Together with the Art Institute of Chicago and Michigan Avenue magazine, Oak Street Design invites you to participate in Project Windows 2017. Let the Art Institute of Chicago's upcoming exhibition, Gauguin: Artist as Alchemist, be your inspiration as you participate in Chicago's premier window design competition celebrating the art of design and visual merchandising.
Gauguin: Artist as Alchemist
The Art Institute of Chicago
June 25, 2017–September 10, 2017
Réunion des Musées Nationaux, Grand Palais
October 9, 2017–January 21, 2018
The exhibition Gauguin: Artist as Alchemist—organized by the Art Institute of Chicago and the Musée d’Orsay, Paris—is the first to examine the artist’s all-consuming interest in craft and applied decorative arts, moving beyond Paul Gauguin’s renowned work as a painter. Looking at the significance of materials and process to his creative output in three dimensions, the exhibition considers Gauguin’s work as both an artist and artisan and explores the moments he stood at artistic crossroads—moments of transition and breakthrough—as he experimented with various media. Although Gauguin sought to master the “high” art of painting, he found greater freedom of expression through his experiments with the “craft” arts—ceramics, woodcarving, printmaking, and furniture decoration—which then often informed his works on canvas. These moments of investigation and discovery span his career: from his early years still grappling with Impressionism (1877–86), to his time in Brittany and Martinique (1886–91), to his first trip to Tahiti (1891–93), to his return to Paris (1893–95), and finally to his last voyage to Tahiti and Hiva Oa (1895–1903). Rather than offering a strictly chronological retrospective, the exhibition will instead focus on his repurposing of specific images and ideas, through which he experimented in a variety of media.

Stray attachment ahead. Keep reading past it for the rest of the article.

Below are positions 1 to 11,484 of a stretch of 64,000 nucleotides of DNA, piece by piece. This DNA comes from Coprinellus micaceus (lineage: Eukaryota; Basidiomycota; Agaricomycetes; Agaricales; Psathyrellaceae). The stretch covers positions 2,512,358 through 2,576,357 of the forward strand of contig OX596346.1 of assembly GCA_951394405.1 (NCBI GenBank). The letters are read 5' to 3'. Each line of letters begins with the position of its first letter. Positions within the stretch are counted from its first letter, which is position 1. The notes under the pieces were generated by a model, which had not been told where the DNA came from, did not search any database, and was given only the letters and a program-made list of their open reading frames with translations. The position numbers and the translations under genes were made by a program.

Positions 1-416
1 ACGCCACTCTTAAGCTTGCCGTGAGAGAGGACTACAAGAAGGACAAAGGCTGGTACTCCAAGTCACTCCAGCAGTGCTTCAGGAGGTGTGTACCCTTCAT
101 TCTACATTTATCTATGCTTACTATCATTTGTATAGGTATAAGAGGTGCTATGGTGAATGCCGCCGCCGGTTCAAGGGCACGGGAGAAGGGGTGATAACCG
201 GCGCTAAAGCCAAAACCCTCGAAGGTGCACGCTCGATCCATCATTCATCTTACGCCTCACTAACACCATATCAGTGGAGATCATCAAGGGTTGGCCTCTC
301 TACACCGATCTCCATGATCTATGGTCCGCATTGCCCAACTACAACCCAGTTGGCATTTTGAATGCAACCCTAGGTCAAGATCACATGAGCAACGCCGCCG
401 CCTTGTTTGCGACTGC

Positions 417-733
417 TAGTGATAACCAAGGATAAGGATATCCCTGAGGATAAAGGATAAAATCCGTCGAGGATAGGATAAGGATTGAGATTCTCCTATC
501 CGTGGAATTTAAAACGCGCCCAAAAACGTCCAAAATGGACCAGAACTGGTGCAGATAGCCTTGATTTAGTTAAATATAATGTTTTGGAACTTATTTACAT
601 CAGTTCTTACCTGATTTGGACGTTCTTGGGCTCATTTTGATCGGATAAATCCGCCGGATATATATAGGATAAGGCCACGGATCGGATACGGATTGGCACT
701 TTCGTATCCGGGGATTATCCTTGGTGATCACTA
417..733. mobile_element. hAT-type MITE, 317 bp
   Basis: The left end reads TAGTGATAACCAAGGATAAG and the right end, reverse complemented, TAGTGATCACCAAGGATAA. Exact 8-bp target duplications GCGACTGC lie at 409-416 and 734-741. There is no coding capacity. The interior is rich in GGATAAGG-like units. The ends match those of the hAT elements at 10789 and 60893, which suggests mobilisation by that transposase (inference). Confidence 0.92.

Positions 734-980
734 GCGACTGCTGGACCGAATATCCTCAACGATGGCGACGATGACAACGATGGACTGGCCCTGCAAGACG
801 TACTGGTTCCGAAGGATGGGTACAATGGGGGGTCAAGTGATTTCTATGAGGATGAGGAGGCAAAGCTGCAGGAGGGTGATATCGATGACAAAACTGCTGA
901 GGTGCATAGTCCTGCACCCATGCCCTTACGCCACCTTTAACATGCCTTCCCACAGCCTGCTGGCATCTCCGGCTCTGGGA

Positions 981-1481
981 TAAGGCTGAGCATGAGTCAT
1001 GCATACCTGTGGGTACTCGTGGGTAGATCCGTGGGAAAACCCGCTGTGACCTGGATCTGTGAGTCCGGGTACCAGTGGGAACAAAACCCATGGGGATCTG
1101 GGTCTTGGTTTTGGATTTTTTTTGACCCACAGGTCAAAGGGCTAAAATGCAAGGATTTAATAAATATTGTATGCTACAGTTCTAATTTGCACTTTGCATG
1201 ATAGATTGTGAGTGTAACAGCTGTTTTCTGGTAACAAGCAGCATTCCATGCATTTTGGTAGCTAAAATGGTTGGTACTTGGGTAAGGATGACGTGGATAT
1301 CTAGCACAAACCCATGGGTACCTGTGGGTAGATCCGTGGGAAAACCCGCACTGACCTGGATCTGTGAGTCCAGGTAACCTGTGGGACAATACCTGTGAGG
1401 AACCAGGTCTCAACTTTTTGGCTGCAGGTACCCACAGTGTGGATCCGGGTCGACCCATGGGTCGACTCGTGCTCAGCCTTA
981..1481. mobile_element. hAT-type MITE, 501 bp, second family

Guided by new research into Gauguin’s working processes, the exhibition underscores the artist’s achievement not only as a painter, but also as a sculptor, printmaker, and decorator whose expansive notions on what art should be and do embraced truly modern concepts—multimedia work, installation, and found objects—long before these approaches became part of the artistic tool set.